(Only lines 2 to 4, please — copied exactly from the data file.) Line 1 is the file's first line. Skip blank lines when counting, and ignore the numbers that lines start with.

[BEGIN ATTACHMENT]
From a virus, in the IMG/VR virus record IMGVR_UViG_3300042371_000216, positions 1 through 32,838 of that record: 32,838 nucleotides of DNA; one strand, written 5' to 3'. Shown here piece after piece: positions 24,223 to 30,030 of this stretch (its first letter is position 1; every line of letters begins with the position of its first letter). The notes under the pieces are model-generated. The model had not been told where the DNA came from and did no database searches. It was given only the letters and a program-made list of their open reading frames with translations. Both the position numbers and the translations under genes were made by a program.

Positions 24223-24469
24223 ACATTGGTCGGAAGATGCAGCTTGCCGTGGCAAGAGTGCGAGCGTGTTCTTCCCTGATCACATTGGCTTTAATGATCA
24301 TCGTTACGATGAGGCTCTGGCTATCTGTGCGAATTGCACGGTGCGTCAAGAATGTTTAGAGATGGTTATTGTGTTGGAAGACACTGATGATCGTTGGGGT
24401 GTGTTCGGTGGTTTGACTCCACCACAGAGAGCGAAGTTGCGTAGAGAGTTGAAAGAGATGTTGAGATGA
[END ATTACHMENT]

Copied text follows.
Positions 24223-24469
24223 ACATTGGTCGGAAGATGCAGCTTGCCGTGGCAAGAGTGCGAGCGTGTTCTTCCCTGATCACATTGGCTTTAATGATCA
24301 TCGTTACGATGAGGCTCTGGCTATCTGTGCGAATTGCACGGTGCGTCAAGAATGTTTAGAGATGGTTATTGTGTTGGAAGACACTGATGATCGTTGGGGT